Jason Overby

Jason Overby is the author of (in my opinion) one of the stand out mini-comics of 2008. It's called "Jessica." This is his website: http://www.discretefunk.com/

Above image is an in progress work from overby.

1. can you describe your drawing routine---how often you draw, how many hour per day---how you break up the day with drawing

I draw in my studio very nearly every day for at least two hours. I'm rarely there more than four hours at a time. I used to only work in coffee shops, and this established the two hour time frame (you feel like a jerk nursing a $1 cup of coffee for longer than that). On days I go to my job I'll either draw immediately before or after work (depending on how early I have to be there.). On my off days I try to get there as early as I can.

2. how much revision/editing do you do in you work?

For my minicomic, "Jessica," I revised a whole bunch. It took about three years to make the thing, and I was constantly fussing with the overall conceptual framework. It ended up being 28 pages, but I drew well over a hundred (including redrawing some pages). I didn't ink the letters until the very last so I would often "rewrite" pages (lots of times having them relate to completely different aspects of the "story."). I changed the order of the pages a lot, also, trying to find the best sequence for clarity/rhythm. I went through maybe five different versions before cutting and restructuring it from around 60 pages to the final 28.

I've been trying to make strips lately without editing so much lately, but I'm not sure it's gonna work.

3. talk about your process---do you write a script or make up the drawing as you go?

Individual pages I'll sometimes script/thumbnail out, but I mainly draw/write at the same time with some idea in mind about the overall story I'm telling. I like for the drawings/text to work together organically, creating a context for the meaning/story as opposed to using pictures as discrete linguistic chunks or hieroglyphs that operate inside the panels like words within sentences.

See previous question for the process of "Jessica."

4. do you compose the page as a whole or do you focus more on individual panel composition?

As a whole.

5. what tools do you use (please list all)?

Mechanical pencils (.3, .5, .7). Hunt 102, 107. Lame brushes. Magic Rub, Tuff Stuff erasers. T-square, twelve inch metal ruler. Dr. Martin's Black Star Matte India ink, various colored Higgins inks.

6. what kind(s) of paper do you use?

Strathmore 400 series 2-ply smooth surface bristol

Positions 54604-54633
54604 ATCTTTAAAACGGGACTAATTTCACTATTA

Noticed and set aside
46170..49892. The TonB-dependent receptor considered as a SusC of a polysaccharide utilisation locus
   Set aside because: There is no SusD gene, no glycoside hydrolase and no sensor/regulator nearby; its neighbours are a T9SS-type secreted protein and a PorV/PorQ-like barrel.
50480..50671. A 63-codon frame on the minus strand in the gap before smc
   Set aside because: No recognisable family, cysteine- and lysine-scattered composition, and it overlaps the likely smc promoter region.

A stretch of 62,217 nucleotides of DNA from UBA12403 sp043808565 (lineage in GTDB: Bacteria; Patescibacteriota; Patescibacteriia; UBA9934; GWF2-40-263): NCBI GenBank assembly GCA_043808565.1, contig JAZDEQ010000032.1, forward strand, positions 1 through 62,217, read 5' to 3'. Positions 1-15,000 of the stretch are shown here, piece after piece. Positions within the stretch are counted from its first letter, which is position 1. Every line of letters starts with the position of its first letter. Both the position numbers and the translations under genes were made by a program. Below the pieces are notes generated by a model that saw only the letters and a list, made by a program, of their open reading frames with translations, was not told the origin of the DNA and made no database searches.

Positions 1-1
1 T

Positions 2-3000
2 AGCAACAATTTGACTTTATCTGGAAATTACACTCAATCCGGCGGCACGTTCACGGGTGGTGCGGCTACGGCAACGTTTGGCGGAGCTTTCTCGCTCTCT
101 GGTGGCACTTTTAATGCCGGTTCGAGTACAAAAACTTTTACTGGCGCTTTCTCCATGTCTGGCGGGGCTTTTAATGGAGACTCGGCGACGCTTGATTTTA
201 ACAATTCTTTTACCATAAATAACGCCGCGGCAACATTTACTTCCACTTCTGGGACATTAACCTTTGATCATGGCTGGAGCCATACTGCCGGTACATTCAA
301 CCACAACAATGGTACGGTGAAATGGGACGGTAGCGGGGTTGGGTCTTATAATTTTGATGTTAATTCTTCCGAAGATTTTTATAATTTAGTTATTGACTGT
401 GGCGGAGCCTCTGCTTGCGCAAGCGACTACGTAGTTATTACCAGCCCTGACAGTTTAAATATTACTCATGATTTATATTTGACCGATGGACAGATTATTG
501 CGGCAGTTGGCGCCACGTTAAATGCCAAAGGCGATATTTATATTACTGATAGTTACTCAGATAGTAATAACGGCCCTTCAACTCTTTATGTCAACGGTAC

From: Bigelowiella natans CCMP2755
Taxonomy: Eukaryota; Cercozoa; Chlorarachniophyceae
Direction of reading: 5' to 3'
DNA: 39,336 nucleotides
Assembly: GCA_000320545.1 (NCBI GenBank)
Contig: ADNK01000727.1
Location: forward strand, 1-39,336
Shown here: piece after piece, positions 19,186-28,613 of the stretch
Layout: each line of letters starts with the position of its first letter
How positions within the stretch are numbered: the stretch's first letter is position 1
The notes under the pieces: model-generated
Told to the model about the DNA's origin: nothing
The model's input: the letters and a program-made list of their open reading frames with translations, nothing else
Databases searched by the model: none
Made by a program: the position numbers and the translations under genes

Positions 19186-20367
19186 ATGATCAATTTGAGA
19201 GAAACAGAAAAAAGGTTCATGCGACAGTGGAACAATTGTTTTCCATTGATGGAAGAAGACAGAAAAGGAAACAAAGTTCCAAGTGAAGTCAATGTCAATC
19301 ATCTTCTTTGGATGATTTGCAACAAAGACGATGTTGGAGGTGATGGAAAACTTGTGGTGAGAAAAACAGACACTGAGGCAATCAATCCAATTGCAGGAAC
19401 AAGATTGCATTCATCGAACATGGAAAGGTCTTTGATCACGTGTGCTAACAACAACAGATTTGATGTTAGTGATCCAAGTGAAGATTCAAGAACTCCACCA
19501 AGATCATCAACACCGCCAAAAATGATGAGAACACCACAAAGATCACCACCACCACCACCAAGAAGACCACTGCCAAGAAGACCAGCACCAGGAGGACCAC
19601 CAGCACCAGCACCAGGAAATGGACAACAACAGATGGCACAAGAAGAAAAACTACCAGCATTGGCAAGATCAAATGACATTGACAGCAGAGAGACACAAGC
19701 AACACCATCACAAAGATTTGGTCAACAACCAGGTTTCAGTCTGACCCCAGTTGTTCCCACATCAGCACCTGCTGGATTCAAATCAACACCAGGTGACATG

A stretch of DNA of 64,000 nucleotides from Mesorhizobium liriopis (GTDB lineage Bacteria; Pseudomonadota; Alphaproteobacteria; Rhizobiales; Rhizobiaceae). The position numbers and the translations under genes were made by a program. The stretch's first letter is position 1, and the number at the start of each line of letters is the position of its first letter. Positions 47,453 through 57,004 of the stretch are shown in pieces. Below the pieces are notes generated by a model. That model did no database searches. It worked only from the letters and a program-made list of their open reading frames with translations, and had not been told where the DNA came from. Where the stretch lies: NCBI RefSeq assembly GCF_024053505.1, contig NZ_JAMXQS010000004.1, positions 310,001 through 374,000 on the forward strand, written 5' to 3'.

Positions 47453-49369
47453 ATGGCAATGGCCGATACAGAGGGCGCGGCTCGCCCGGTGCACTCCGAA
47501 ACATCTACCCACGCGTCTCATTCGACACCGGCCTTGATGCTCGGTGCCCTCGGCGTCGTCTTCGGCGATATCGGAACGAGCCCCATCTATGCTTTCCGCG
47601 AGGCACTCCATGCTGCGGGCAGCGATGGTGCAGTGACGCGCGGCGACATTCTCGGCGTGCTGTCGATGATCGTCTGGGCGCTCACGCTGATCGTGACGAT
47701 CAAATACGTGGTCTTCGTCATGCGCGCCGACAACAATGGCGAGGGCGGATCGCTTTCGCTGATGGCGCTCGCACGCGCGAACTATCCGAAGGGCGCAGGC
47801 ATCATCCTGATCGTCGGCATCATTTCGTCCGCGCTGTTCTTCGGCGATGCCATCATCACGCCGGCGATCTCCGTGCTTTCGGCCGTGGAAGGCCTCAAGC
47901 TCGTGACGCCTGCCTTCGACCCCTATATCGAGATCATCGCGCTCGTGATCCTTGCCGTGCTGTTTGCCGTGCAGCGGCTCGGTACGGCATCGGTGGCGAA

7. do you read a lot of comics? are you someone who reads comics and then gets excited to make more comics---or is your passion for making comics not linked to any particular love for other comics?

I cycle through periods of reading comics/hating comics. Seeing great comics (like recently a Hankiewicz piece reprinted in Brunetti's first "Anthology of..." about Bellow's "Adventures of Augie March" and a colored Frank King Sunday in the same volume) totally gets me excited about making them.

8. do you make comics for a living? if not, how do you support yourself, and how does this relate to your comics making process

I've yet to make any money from comics (lost a lot printing and distributing minis, though), which might be good because it allows me to be fairly self-indulgent. I work a day job (barista for Stumptown Coffee Roasters, which I really love) four to five days a week, but I always make time to draw.

9. do other artforms often seem more attractive to you?

maybe writing or music. I get frustrated with how conservative 99% of cartoonists seem to be, but I grew up with comics and love them.

10. what artwork (or artists) do you feel kinship with?

Lots. The people who've meant the most to me over the years have been Crumb, Philip Dick, Rauschenberg, Duchamp, Jim Thompson, Frank Black, Donald Barthelme, Will Oldham, Gary Panter, Somerset Maugham, Paper Rad, Kevin Huizenga, Dan Clowes, various Ft. Thunder dudes, Art Spiegelman, Lou Reed, Charlie Kaufman, William Gibson, Sammy Harkham, Julie Doucet, Tolstoy, Dylan Horrocks, Scott McCloud, Alan Moore, Kirby, Ron Rege, J.G. Ballard, Herriman, etc.

11. is a community of artists important or not important to you?

kinda important in that it's nice to not be working in a vaccuum, but not essential to making work.

12. what is your parents/family's reaction to your work?

not interested

13, what is more important to you---style or idea?

I think that maybe the two are inextricably linked.

14. is drawing a pleasure to you or a pain?

While it can be maddening and frustrating, nothing is more satisfying and spiritually fulfilling.

15. when you meet someone new, do you talk about being an artist right away? do you identify yourself as an artist or something else?

I almost never mention it.

16. do you feel at all connected to older comic artists like steve ditko or jack kirby---or does this seem like a foreign world to you?

I love both of these guys. While the subjects and stories they pursue(d) aren't always to my taste, they are both visionaries which is much more interesting than anything else.

17. do you ever feel the impulse to not draw comics?

My wife's about to have a baby, and for the first time in eight years comics have been seeming relatively meaningless.

18. do you draw from life?

Very rarely - usually only if I'm either making a particular conceptual point or if I can't make something look right otherwise. I like to use imagery in comics that expresses an idea or thing in an interesting way, and it doesn't necessarily matter to me whether I'm accurately simulating the way anything looks (whatever that means).

19. do you pencil out comics and then ink? or do you sometimes not pencil?

I pencil the pages and then ink directly over the pencils. I'm really just tracing

20. what does your drawing space look like?